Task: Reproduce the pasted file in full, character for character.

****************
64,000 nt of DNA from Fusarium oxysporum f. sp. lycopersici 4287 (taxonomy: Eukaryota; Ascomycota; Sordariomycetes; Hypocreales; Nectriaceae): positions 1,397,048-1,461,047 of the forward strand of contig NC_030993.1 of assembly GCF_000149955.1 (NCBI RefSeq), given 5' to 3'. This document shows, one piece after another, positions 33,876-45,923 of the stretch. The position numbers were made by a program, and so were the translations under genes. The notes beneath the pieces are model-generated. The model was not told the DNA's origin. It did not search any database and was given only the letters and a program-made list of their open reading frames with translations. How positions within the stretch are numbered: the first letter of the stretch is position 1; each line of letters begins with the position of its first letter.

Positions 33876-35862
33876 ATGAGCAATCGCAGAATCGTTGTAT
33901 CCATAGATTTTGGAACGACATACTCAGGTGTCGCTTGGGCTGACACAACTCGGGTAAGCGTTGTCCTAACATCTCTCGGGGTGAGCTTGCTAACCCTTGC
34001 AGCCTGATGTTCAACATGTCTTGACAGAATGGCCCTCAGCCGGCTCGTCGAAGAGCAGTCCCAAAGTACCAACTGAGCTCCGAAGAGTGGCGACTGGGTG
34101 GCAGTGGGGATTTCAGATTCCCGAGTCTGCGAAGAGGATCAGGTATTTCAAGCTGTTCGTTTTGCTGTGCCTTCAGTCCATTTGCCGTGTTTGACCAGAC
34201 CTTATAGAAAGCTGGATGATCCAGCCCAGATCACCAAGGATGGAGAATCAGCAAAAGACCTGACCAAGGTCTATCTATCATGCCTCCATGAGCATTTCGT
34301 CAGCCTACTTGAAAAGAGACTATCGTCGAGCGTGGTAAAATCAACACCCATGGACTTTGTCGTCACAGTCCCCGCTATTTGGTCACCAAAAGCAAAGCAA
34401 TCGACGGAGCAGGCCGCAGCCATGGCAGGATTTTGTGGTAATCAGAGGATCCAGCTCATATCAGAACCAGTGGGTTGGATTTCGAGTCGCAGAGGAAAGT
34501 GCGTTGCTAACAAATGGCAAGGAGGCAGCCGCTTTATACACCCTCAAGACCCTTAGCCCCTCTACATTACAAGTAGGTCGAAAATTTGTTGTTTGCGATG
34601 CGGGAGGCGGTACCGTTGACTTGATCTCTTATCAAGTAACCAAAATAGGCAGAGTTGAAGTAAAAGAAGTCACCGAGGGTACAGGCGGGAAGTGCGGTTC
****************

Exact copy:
64,000 nt of DNA from Fusarium oxysporum f. sp. lycopersici 4287 (taxonomy: Eukaryota; Ascomycota; Sordariomycetes; Hypocreales; Nectriaceae): positions 1,397,048-1,461,047 of the forward strand of contig NC_030993.1 of assembly GCF_000149955.1 (NCBI RefSeq), given 5' to 3'. This document shows, one piece after another, positions 33,876-45,923 of the stretch. The position numbers were made by a program, and so were the translations under genes. The notes beneath the pieces are model-generated. The model was not told the DNA's origin. It did not search any database and was given only the letters and a program-made list of their open reading frames with translations. How positions within the stretch are numbered: the first letter of the stretch is position 1; each line of letters begins with the position of its first letter.

Positions 33876-35862
33876 ATGAGCAATCGCAGAATCGTTGTAT
33901 CCATAGATTTTGGAACGACATACTCAGGTGTCGCTTGGGCTGACACAACTCGGGTAAGCGTTGTCCTAACATCTCTCGGGGTGAGCTTGCTAACCCTTGC
34001 AGCCTGATGTTCAACATGTCTTGACAGAATGGCCCTCAGCCGGCTCGTCGAAGAGCAGTCCCAAAGTACCAACTGAGCTCCGAAGAGTGGCGACTGGGTG
34101 GCAGTGGGGATTTCAGATTCCCGAGTCTGCGAAGAGGATCAGGTATTTCAAGCTGTTCGTTTTGCTGTGCCTTCAGTCCATTTGCCGTGTTTGACCAGAC
34201 CTTATAGAAAGCTGGATGATCCAGCCCAGATCACCAAGGATGGAGAATCAGCAAAAGACCTGACCAAGGTCTATCTATCATGCCTCCATGAGCATTTCGT
34301 CAGCCTACTTGAAAAGAGACTATCGTCGAGCGTGGTAAAATCAACACCCATGGACTTTGTCGTCACAGTCCCCGCTATTTGGTCACCAAAAGCAAAGCAA
34401 TCGACGGAGCAGGCCGCAGCCATGGCAGGATTTTGTGGTAATCAGAGGATCCAGCTCATATCAGAACCAGTGGGTTGGATTTCGAGTCGCAGAGGAAAGT
34501 GCGTTGCTAACAAATGGCAAGGAGGCAGCCGCTTTATACACCCTCAAGACCCTTAGCCCCTCTACATTACAAGTAGGTCGAAAATTTGTTGTTTGCGATG
34601 CGGGAGGCGGTACCGTTGACTTGATCTCTTATCAAGTAACCAAAATAGGCAGAGTTGAAGTAAAAGAAGTCACCGAGGGTACAGGCGGGAAGTGCGGTTC